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Early symptoms of HIV


Early symptoms that you may experience a month or two after becoming infected may last a couple of weeks. These include:

· Rapid weight loss; ·Dry cough; ·Recurring fever; · Night sweats; ·Extreme, unexplained fatigue Swollen lymph nodes in armpits, neck, or groin; ·White spots on the tongue or in the mouth or throat; · Headache;

· Discomfort from light Rash Depression and · Irritable mood

 Advanced Symptoms of HIV

After the initial symptoms are gone, there may be no symptoms for months to years. Then, the following symptoms may occur over the course of one–three years: Swollen lymph glands all over the body; ·Fungal infections of the mouth, finger-nails, toes; ·Repeated vaginal infections (yeast and trichomonas); ·Development of lots of warts; ·Exacerbations of prior conditions, such as eczema, psoriasis, herpes infection; ·Shingles; ·Night sweats; ·Weight loss and ·Chronic diarrhea

These HIV symptoms usually disappear within a week to a month and are often mistaken for those of another viral infection. During this period, people are very infectious, and HIV is present in large quantities in genital fluids.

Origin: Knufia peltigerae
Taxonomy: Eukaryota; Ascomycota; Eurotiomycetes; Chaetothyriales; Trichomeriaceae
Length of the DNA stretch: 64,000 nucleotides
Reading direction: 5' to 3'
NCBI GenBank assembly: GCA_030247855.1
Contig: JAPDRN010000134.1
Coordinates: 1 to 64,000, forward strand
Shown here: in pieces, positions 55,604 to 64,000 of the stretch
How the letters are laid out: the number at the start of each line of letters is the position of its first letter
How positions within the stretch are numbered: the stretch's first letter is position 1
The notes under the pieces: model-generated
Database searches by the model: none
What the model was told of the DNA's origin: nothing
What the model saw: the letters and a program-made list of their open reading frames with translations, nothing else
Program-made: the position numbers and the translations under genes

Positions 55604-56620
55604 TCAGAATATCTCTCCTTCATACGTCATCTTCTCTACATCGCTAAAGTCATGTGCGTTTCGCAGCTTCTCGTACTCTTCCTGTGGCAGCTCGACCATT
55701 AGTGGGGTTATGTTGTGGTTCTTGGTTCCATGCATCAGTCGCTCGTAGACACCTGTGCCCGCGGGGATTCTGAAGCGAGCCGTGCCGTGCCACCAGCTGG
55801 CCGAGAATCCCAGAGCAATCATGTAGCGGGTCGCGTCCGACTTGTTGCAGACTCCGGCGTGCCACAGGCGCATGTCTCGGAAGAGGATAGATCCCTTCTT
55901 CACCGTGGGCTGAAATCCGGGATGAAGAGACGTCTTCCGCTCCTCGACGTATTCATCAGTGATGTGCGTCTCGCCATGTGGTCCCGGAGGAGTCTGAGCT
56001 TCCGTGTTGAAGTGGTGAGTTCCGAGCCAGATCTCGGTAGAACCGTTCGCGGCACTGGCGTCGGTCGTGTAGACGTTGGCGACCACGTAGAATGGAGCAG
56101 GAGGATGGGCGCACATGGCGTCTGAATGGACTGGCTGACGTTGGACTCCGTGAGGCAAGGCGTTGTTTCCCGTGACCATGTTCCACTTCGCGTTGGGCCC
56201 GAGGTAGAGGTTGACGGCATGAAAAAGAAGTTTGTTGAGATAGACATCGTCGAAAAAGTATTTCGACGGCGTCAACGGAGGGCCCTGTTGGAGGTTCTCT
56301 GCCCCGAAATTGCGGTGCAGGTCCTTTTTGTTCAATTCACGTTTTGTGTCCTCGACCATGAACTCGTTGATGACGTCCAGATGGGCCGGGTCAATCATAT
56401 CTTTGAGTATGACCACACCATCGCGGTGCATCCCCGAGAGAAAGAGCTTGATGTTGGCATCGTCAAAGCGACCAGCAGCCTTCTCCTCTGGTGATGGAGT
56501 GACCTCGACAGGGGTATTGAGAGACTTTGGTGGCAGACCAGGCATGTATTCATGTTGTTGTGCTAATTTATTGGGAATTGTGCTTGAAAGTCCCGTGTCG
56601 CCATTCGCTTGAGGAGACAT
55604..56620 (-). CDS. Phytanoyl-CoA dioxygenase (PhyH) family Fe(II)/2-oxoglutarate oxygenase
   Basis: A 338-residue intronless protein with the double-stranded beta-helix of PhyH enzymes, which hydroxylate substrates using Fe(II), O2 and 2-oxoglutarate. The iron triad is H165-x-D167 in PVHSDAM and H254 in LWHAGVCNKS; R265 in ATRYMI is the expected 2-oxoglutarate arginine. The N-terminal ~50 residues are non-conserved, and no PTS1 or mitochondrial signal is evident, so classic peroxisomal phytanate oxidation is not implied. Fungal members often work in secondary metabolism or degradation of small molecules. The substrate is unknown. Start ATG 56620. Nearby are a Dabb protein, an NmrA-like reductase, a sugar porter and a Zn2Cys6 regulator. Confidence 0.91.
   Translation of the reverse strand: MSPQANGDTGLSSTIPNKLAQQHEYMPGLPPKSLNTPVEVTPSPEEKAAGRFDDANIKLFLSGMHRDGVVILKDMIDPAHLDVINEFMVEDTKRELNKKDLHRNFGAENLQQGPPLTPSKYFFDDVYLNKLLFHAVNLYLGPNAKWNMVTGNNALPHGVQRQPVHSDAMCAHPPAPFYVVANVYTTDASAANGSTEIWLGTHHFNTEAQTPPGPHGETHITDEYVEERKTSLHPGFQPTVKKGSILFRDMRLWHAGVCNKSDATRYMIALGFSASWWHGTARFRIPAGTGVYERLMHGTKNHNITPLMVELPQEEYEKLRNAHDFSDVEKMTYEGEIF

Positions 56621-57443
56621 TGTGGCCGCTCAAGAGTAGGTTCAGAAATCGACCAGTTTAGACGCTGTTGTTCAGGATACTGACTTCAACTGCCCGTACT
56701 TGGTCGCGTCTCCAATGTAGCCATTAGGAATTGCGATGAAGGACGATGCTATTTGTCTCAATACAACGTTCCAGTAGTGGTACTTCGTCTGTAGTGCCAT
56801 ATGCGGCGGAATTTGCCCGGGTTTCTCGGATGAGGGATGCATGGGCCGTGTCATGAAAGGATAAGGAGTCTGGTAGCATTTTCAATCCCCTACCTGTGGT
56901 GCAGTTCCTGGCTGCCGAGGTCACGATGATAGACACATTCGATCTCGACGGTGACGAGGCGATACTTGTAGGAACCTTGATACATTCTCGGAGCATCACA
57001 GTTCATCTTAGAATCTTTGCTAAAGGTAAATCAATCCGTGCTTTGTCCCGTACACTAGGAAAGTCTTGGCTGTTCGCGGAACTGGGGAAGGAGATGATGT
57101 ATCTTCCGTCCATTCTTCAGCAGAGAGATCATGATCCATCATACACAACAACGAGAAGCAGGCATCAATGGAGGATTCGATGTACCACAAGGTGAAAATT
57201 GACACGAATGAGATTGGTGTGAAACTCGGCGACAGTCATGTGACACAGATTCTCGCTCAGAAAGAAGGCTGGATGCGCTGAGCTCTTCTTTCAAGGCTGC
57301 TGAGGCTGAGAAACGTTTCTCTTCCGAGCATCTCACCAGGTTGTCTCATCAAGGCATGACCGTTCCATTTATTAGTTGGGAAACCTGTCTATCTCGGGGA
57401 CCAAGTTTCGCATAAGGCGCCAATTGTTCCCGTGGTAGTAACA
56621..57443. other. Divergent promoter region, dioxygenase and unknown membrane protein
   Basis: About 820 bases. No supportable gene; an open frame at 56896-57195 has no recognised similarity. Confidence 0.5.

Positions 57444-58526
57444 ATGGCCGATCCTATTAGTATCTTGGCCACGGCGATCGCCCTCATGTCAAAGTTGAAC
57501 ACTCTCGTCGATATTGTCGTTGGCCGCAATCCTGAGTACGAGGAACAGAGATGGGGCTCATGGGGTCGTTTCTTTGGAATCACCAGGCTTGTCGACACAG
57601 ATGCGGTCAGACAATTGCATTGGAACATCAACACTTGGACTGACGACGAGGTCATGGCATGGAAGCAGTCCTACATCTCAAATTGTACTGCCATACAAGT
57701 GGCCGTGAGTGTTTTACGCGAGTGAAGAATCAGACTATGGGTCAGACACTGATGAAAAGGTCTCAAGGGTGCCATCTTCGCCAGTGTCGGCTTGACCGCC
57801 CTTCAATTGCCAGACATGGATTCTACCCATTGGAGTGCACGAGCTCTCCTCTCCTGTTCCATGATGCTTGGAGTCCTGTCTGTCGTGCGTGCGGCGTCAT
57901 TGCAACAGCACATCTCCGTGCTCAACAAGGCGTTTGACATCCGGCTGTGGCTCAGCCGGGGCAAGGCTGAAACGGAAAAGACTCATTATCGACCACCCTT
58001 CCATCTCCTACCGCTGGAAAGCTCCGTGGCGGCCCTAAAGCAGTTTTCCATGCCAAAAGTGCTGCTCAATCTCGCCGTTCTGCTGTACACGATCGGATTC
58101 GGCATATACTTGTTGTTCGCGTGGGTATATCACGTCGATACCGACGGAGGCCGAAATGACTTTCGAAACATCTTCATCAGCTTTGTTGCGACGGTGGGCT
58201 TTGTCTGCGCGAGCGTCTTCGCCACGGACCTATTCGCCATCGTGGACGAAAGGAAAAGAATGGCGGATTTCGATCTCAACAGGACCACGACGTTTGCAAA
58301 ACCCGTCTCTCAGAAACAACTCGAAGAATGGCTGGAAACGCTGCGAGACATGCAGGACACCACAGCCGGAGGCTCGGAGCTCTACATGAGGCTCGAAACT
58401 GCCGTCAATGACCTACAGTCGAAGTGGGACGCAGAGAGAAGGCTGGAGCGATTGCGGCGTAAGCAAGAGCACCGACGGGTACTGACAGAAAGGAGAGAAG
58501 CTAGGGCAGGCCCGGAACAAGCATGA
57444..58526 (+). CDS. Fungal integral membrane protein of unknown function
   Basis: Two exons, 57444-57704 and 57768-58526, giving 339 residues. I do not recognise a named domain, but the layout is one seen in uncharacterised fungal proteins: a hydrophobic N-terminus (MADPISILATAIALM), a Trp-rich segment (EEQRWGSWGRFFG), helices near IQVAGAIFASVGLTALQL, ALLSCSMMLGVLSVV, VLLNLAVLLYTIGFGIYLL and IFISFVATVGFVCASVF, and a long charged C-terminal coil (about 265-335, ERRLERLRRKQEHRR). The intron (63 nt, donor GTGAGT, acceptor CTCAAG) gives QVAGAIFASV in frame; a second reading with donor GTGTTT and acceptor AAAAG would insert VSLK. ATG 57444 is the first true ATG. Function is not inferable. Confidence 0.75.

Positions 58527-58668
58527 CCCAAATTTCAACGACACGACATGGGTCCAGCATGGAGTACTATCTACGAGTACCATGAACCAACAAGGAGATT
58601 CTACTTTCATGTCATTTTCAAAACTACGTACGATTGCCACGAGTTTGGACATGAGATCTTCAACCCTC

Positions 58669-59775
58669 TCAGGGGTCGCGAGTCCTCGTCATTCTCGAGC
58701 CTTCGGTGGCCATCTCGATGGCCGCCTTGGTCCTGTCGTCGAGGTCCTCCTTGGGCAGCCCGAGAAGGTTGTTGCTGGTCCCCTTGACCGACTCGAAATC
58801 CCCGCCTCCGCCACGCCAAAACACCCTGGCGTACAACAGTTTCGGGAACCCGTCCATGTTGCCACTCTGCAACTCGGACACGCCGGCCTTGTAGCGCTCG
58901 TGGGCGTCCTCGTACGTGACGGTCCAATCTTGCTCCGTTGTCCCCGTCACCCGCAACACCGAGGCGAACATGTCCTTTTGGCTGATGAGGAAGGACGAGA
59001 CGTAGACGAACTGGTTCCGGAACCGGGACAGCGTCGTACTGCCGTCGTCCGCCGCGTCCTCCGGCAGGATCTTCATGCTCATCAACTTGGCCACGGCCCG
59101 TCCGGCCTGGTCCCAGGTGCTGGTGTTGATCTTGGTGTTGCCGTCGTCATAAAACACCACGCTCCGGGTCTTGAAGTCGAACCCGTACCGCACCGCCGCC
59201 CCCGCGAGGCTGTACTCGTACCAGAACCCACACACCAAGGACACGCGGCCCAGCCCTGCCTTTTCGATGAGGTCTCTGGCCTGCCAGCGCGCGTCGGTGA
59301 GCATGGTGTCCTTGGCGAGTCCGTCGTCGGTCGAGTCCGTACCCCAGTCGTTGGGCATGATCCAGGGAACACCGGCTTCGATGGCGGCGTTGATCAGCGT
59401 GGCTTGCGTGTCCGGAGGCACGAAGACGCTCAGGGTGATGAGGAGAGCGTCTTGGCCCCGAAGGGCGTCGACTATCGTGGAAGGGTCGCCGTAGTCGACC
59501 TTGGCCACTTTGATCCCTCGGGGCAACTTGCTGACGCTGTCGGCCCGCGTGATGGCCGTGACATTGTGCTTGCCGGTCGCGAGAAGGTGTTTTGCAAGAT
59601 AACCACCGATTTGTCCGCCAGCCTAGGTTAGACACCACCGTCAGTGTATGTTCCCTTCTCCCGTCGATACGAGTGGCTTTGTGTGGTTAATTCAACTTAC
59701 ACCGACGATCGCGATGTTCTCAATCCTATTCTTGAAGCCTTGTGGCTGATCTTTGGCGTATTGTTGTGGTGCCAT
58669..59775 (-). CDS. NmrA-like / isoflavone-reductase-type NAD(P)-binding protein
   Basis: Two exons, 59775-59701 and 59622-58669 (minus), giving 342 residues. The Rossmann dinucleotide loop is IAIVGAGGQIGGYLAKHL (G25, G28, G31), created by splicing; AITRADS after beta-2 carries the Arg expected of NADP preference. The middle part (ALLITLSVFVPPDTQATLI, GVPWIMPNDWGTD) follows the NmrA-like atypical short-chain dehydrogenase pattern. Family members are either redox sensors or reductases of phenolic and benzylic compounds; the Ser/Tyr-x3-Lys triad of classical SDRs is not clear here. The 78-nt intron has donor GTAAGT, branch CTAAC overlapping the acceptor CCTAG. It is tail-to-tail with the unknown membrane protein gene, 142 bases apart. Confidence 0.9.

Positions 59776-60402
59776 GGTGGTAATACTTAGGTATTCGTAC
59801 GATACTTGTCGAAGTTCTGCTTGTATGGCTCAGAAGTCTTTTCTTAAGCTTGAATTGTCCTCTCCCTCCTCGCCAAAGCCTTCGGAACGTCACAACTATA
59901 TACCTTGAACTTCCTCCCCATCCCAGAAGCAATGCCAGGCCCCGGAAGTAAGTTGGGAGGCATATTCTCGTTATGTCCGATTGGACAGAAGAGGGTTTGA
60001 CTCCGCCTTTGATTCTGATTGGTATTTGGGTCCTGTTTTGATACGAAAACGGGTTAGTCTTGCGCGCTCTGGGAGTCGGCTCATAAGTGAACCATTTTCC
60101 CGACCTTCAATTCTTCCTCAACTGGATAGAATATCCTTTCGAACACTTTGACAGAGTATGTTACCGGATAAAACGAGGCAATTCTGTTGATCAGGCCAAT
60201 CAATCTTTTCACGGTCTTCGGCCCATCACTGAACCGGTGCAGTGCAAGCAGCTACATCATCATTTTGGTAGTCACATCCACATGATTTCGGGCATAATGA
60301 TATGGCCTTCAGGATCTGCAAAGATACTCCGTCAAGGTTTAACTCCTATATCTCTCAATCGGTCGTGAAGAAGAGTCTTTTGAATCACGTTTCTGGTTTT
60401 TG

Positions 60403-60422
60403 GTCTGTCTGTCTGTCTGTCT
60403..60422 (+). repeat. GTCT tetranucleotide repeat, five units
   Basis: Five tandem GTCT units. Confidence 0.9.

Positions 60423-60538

More persistent or severe symptoms may not appear for 10 years or more after HIV first enters the body in adults, or within two years in children born with HIV infection. This period of “asymptomatic” infection varies greatly in each individual.

Some people may begin to have symptoms within a few months, while others may be symptom-free for more than 10 years. Even during the asymptomatic period, the virus is actively multiplying, infecting, and killing cells of the immune system. The virus can also hide within infected cells and lay dormant.

The most obvious effect of HIV infection is a decline in the number of CD4 positive T (CD4+) cells found in the blood-the immune system’s key infection fighters. The virus slowly disables or destroys these cells without causing symptoms.

A healthy, uninfected person usually has 800 to 1,200 CD4+ T cells per cubic millimeter of blood. If the HIV infection goes untreated, the amount of these cells in an individual’s blood progressively declines. When the CD4+ T cell count falls below 200/mm3, a person becomes increasingly vulnerable to the opportunistic infections and cancers that typify AIDS, the end stage of HIV disease.

As the immune system worsens, a variety of complications start to take over. For many people, the first signs of infection are large lymph nodes or “swollen glands” that may be enlarged for more than three months.


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